[16:44] CRAIG: The University of Reading have done an ash dieback trial, the RRSL; Reading Scientific Services, it’s like a university research spinoff, did a trial in Braintree with ash trees when ash dieback was at the height of awareness – in fact I’m going up there in a couple of weeks – but we know that the trees that were treated with BioChar, and they were already had been planted so they were about four years old, the ones that were treated with BioChar are all thriving, the ones that were not are all dead or dying because the whole forest has ash dieback as a problem. And we’re now doing trials with mature ash trees to confirm that. We’re nine months away from a royal warrant. Honey fungus is another disease that we’ve very successfully cured on some very beautiful mature trees. And then there’s plants, you know, we supply tomato growers all over Europe, both organic and non-organic because it makes such a difference to tomato plant health, you don’t get blight which is the nightmare, you don’t get root-matt disease which is a terrible disease where the plant spends all its energy growing roots instead of fruits, so these are commercial trials. The University of Reading now want to do a major research project with us, and we’re helping them to put together their grant applications. Overall, just very roughly, in 2010 there were about 900 research papers published on BioChar and that’s pretty much doubling every year, so now everybody’s doing it, and in fact the people at Reading said to me “we need an angle because so many people now are putting in research applications to do something with BioChar and we need to have something that pushes the buttons of the people who make the decisions about those grants.”

 

[16:59] SARAH: I saw probably the worst piece of research possible – I was Googling – and I saw mention of the fact that sometimes BioChar might have free radicals in it. You mentioned that you’ve done some research on that.

 

[19:13] CRAIG: Anything that burns has free radicals in it. Anything that you get up to those temperatures you generate free radicals. The way that BioChar is made burns off most of those in the process. Every batch that we sell we analyse for various things including free radicals, polyaromatic hydrocarbons and we’re always way, way below the levels of nothing to worry about and the tend to evaporate off after- whatever is left after- but there’s far less in it than a couple of lungfuls of London air.

 

[19:52] SARAH: Right. Okay {laughing}. And does the product have a shelf life after you’ve bought it, do you need to use it by a certain time?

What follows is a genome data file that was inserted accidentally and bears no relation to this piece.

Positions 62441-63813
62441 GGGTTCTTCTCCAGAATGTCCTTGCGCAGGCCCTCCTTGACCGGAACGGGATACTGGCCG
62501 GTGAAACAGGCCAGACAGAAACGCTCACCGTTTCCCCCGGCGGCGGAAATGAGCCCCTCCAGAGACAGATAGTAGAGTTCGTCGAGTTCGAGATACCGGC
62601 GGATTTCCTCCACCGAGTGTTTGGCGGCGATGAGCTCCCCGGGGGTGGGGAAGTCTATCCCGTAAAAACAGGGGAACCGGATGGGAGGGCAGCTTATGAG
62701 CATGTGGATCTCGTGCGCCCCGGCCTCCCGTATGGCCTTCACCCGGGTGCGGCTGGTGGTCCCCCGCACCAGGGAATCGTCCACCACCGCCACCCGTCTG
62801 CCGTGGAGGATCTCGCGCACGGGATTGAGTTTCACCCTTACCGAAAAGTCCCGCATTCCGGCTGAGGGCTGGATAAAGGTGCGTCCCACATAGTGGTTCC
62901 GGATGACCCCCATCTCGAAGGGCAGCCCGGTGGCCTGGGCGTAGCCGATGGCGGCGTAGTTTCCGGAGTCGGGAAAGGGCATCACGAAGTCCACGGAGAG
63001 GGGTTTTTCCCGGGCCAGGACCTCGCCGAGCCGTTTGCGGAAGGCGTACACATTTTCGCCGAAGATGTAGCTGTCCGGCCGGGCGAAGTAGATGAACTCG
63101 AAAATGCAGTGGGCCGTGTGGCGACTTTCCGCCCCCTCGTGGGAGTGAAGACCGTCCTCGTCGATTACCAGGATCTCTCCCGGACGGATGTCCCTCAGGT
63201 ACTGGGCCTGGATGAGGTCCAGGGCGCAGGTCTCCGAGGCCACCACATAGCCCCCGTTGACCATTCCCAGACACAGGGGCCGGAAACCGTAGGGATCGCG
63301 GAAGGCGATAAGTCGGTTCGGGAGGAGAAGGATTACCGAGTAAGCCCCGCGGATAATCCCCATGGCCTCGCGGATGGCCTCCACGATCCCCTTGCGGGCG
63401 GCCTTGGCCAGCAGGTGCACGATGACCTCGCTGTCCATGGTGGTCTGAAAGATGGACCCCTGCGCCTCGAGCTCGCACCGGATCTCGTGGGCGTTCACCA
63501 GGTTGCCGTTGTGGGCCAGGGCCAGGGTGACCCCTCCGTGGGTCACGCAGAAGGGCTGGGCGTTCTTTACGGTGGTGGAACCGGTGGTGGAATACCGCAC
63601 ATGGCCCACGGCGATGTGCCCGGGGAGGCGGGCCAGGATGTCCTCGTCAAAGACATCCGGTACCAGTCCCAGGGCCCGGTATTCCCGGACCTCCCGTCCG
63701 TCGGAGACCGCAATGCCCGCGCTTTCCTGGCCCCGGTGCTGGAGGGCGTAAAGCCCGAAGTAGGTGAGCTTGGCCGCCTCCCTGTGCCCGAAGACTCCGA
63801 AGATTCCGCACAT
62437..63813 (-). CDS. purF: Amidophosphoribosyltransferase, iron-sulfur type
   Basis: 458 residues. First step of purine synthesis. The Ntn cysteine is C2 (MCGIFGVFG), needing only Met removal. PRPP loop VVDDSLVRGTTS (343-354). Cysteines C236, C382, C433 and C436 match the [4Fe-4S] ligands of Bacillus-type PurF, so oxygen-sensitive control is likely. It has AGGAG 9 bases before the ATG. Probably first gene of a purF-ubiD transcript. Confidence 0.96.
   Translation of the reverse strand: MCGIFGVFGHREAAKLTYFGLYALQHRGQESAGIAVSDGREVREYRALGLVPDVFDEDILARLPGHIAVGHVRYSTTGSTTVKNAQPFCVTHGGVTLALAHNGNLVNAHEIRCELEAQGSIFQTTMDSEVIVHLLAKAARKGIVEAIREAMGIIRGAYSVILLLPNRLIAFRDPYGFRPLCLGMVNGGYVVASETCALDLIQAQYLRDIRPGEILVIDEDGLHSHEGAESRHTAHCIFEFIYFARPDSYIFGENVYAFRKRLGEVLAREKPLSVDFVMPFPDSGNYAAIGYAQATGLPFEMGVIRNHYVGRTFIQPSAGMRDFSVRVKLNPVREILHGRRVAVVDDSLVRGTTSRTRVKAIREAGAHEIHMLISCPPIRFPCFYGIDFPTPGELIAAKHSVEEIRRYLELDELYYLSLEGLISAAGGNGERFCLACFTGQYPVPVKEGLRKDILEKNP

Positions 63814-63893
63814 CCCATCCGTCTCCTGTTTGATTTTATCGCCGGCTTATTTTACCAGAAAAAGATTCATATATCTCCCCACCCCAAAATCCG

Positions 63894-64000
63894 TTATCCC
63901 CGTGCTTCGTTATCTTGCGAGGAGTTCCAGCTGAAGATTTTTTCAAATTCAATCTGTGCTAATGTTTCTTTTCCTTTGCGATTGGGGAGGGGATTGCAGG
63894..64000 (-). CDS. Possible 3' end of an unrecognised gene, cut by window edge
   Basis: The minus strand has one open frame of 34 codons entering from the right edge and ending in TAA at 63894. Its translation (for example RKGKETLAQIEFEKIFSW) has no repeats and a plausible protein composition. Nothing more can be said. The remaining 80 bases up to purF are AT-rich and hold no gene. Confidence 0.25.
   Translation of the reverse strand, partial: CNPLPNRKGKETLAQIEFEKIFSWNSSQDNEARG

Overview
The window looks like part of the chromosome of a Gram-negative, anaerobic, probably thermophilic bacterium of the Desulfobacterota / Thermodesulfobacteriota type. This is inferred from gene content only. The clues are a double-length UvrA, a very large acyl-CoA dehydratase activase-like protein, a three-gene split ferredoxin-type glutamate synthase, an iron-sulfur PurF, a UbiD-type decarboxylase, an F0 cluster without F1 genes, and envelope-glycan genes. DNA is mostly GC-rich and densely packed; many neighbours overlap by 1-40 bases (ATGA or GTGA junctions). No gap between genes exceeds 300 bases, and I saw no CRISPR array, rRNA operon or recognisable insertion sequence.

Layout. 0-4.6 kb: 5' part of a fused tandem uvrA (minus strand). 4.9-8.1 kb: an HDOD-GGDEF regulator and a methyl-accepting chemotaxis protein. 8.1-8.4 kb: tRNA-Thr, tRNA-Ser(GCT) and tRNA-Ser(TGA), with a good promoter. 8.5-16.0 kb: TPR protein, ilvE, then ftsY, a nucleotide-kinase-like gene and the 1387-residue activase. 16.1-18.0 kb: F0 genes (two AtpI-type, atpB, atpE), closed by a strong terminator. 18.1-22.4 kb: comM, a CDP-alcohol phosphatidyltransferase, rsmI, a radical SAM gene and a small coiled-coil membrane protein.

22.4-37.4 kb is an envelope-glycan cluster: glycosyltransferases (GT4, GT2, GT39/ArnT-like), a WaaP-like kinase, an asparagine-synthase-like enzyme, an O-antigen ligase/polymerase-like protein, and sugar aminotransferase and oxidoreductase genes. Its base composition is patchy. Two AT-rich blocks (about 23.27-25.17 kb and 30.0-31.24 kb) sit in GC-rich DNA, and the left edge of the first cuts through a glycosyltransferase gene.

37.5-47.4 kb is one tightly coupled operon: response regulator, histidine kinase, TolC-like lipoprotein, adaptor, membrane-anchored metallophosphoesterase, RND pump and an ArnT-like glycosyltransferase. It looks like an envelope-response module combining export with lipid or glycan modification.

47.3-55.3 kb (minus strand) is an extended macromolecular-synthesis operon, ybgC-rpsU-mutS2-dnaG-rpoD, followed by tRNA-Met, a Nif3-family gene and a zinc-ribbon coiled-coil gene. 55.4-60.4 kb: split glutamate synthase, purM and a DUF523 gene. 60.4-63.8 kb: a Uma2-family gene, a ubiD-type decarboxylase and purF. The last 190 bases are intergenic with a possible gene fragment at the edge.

[19:56] CRAIG: The biology does. So the BioChar lasts forever, and that’s what makes it such an attractive product to farmers and growers is once you’ve put it in the ground you don’t really need to add it every year. We do something called Biology Blend that just boosts the biology when you’ve already got the BioChar in the ground but normally it’s, it just goes on and on.

 

[20:25] SARAH: And could you put too much into your soil potentially?

 

[20:26] CRAIG: Yes, you really, you know, it’s just, it’s a waste of money but if you get up to, you know I’m talking per hectare now, five to twenty tonnes per hectare is optimal, and different people find – again, it depends on the soil type, if you’ve got a sandy soil you might want to put even more than twenty, if you’ve got a clay soil you’re probably happy with five to ten – but when you get up to fifty then it’s overkill really, and it’s counterproductive because BioChar is getting in the way of the soil itself.

 

[21:05] SARAH: Is it vegan?

 

[21:06] CRAIG: Oh that’s a good question actually because- well, BioChar itself is vegan. The product we make has worm casts so worms get fed waste and their poo is then dehydrated and that’s a very rich source of all the beneficial soil bacteria that you want, and mycorrhizal fungi we add and uh, trichoderma, so we are putting microorganisms in, but you know if you’re a vegan you inhale and kill thousands of microorganisms all the time. At least we’re giving the microorganisms a fighting chance once they’re in the soil and increasing their chances of survival. When a worm eats a mouthful of soil, for every actinomyces bacterium in the soil six come out of the worm’s bottom, so worms in the soil are constantly increasing the fungal and bacterial population. Then the protozoa and the mites and the predators come along and gobble them up and, um, so that’s where the BioChar helps in that it gives them protection from the predators.

 

[22:21] SARAH: And I suppose lastly could you just explain to me, in probably layman’s terms, why is the process such a good thing not just for your soil but for the environment in general?